• How to Become More Emotionally Self-Aware 

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    How to Become More Emotionally Self-Aware 

    Emotions are powerful influencers in our lives. They impact how we move through our days and interact with others. Emotional self-awareness is identifying and understanding our emotions and their impact on our thoughts and behaviors. 

    For example, a bad experience in the car on the way to work can easily and unintentionally spill over into other interactions we have that day. But, by identifying those emotions as they happen, we can work through them and prevent them from harming other experiences.

    Being self-aware is at the heart of emotional intelligence. The more self-aware you are, the better your overall well-being. At CW Psychological Services in King of Prussia, Pennsylvania, our counselors and associate clinicians understand that it is not always easy to be aware of our emotions in the moment. This is why we have identified some practices to help improve self-awareness. If you or someone you love is struggling in any way with their emotions, we encourage you to seek support from a licensed mental health professional. 

    How can you become more emotionally self-aware?

    1.) Identify your emotional home.

    Your emotional home is the learned emotional state of being that is most comfortable. It is the “place” we seek to return to and stay in because it is the most familiar. But familiar doesn’t mean healthy. Your emotional home could be anger or sadness. Or it could be peace or joy. Our emotional home is a place we return to out of habit. It is where we have learned to be. It may feel like the safest, even if it’s not.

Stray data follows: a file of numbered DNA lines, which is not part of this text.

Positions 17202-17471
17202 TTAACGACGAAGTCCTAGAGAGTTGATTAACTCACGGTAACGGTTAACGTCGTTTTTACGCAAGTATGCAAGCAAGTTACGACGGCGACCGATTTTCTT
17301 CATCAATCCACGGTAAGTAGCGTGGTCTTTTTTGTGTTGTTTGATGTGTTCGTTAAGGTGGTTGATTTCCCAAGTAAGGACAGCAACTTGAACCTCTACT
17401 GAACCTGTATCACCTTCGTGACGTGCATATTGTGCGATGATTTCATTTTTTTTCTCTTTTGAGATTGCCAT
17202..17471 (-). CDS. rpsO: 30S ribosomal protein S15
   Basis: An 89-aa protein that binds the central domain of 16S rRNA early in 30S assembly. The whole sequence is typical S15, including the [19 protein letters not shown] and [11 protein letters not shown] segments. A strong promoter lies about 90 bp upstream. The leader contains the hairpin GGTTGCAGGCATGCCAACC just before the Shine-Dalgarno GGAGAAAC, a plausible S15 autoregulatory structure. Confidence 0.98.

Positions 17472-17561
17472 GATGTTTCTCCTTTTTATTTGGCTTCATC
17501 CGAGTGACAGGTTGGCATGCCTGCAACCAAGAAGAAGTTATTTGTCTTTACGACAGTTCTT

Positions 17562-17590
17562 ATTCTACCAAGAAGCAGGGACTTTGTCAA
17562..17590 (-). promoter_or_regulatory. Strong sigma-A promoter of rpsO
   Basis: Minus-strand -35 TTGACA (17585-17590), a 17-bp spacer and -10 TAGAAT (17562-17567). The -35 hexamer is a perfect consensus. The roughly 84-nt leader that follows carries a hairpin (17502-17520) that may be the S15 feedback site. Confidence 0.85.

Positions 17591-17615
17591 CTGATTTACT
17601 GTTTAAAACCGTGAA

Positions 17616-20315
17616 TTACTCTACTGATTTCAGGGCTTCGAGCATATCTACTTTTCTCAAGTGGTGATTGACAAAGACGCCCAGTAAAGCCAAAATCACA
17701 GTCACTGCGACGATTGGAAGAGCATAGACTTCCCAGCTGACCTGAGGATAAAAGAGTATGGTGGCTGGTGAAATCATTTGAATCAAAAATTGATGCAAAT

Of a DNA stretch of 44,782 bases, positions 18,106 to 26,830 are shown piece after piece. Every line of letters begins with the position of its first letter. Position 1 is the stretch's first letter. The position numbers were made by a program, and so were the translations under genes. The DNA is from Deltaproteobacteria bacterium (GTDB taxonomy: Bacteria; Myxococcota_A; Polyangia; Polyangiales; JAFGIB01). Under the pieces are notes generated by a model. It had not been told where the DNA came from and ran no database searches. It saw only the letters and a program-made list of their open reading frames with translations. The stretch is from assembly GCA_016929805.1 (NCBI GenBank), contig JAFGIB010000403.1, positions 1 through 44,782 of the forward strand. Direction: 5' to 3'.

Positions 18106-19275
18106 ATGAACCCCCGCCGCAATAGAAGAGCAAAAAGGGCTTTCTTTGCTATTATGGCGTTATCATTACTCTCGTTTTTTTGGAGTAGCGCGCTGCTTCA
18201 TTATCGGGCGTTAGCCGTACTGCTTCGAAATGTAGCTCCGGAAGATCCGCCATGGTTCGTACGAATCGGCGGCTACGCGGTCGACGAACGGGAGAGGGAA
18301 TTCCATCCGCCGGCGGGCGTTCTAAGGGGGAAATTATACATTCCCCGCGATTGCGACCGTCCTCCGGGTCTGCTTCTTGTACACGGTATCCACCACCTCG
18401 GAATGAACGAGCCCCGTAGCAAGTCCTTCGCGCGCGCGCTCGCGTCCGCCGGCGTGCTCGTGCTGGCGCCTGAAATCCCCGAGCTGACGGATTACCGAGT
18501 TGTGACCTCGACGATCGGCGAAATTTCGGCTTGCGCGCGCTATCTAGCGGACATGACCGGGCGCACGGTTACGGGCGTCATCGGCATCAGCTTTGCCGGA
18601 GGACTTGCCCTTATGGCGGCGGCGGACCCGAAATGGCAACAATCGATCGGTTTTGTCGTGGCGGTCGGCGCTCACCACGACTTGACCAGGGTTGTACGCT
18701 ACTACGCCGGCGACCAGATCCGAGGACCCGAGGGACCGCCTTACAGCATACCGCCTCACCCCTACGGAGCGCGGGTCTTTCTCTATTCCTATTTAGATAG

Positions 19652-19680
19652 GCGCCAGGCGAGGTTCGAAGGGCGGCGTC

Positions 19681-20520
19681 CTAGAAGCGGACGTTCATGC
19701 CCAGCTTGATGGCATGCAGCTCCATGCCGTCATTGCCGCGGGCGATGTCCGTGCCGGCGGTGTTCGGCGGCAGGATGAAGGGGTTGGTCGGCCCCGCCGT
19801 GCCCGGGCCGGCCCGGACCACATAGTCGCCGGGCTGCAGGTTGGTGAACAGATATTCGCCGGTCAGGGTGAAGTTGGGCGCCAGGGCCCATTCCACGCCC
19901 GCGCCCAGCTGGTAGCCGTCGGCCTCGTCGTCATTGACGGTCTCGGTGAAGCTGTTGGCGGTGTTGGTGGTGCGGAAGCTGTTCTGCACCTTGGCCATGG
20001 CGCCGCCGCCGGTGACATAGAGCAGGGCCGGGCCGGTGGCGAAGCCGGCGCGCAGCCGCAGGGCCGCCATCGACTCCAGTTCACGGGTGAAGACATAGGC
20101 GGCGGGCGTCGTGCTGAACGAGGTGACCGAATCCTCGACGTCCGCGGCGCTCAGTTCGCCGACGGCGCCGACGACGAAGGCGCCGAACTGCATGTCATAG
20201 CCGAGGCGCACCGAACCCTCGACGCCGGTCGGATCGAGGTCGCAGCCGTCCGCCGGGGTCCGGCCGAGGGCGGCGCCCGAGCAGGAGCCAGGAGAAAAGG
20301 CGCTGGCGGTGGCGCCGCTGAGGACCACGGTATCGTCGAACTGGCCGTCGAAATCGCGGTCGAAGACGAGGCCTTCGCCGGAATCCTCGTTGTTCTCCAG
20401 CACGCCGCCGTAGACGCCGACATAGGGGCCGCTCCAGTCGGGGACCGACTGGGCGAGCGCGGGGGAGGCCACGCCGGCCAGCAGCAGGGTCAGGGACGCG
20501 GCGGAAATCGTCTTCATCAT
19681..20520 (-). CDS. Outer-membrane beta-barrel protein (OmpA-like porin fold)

Someone who had a chaotic childhood may feel safest in chaos. Therefore, they will find and create chaos whenever they can, same with anger or joy. A person whose emotional home is dysfunctional may find themselves in relationships or workplaces that are also dysfunctional because it feels “normal.” 

    The good news is once you become aware of your emotional home, you can use that information to make positive changes. Ask yourself: Where do I find myself emotionally most of the time? If you struggle to identify this, use a journal. Each day write down how you feel when you wake up and a few times throughout the day. Then, ask yourself if you want to make any changes to your emotional home. Use that information to identify some ways to make those changes. A counselor or therapist can help create a plan that works for you. 

    emotionally self-aware mindfulness

    2.) Explore your emotional tapestry. 

    Not everyone has the same views on emotions. Like politics, our emotional ecosystem may look different depending on upbringing, our lived experiences, culture, geography, and personal values. Each of us holds personal wisdom in our emotional landscapes. You know yourself better than anyone else. 

    Take some time, write down your answers, and explore your emotional health free of judgment, blame, and shame. Ask yourself: